"The video projection shows a corner of a manufactured room. It's a room that we made within our studio space. The room is painted a kind of very light blue and when the video opens, you see a criss-crossing of the space with white ropes that run through a series of pulleys. Whereas on screen it looks like half a dozen ropes, it's actually just one piece of rope. As the video progresses, that length of rope - the 66.86 metres - is pulled through the space.

"Initially, the rope is just pure white and you gradually see black sections being pulled through the space. Over the course of three minutes, this whole piece of rope is pulled through and at the end, a drawing of the image of a chair is produced."

I didn't see that! Don't you think that you should have a sign here saying: "wait for three whole minutes in order to see the end product"?

"I think the amusing thing for me is that it's really all about the build-up to this final thing and then everything makes sense. It's great for me to watch people's faces when there is the element of surprise at the end and then it all kind of fits. I quite often watch people just see 20 seconds of it and then wander off and you want to tap them on the shoulder and tell them to watch it to the end. But I think it's a reward for people who have the patience to watch it."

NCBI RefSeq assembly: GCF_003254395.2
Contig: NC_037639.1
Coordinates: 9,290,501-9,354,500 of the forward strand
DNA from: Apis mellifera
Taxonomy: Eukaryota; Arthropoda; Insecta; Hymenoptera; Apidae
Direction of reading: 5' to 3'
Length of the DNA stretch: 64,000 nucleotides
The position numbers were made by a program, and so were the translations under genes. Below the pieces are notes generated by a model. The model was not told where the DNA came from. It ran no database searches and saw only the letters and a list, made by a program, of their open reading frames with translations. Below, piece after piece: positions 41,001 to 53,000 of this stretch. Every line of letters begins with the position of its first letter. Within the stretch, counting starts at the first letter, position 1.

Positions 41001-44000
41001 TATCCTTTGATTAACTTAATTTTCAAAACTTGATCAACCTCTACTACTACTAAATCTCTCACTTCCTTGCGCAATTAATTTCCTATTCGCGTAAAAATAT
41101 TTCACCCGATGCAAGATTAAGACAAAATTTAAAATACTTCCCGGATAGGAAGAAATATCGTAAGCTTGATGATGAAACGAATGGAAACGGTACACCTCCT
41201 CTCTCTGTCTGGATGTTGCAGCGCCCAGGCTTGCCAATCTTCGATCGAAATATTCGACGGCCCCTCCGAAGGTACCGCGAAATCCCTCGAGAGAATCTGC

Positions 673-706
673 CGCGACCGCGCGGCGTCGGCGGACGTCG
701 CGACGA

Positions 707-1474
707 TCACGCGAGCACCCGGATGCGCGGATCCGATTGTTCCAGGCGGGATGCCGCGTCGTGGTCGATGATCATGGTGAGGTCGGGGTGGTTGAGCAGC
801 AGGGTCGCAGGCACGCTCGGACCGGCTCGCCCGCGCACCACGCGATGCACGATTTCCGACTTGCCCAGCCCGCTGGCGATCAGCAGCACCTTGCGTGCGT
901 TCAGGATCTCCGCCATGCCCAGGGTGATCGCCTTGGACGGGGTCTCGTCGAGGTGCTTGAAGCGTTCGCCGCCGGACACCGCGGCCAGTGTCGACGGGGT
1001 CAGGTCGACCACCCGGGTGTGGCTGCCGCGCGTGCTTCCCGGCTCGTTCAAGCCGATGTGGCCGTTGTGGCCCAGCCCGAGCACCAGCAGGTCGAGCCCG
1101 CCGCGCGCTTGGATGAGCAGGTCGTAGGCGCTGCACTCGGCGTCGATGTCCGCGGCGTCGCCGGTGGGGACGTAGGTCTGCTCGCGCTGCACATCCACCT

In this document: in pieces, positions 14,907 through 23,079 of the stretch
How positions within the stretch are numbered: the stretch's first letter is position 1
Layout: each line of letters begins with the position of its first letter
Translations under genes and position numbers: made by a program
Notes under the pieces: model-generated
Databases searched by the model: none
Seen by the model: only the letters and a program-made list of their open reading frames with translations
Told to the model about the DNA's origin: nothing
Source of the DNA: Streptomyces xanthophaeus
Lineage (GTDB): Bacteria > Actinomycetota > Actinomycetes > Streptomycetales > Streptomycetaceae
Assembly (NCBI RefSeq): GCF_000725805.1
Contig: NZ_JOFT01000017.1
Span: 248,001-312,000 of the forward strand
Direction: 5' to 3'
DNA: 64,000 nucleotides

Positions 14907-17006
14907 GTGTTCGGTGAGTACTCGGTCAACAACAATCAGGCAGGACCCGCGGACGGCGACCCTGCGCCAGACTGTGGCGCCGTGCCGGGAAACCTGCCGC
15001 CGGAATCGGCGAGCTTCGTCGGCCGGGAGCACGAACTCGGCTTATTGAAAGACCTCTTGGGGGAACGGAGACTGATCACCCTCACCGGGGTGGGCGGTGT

But don't you think that modern (contemporary) artists would be more popular and appreciated if they were to explain their work a little more? Not everyone has that patience or that imagination that's needed sometimes...

"Well, I think the problem with explaining the work too much is that it becomes too one-dimensional. You don't allow the viewer then to bring their own interpretations or their own experience to the work - what it reminds them of and their own history. I really wouldn't want to control it any more. We view the viewer as an intelligent individual, who is capable of making their own decisions and interpretations of the work and I think if you try and explain it too much, it can end up becoming like a TV commercial that has a mission to sell or communicate a singular idea and I like the fact that this is much more open."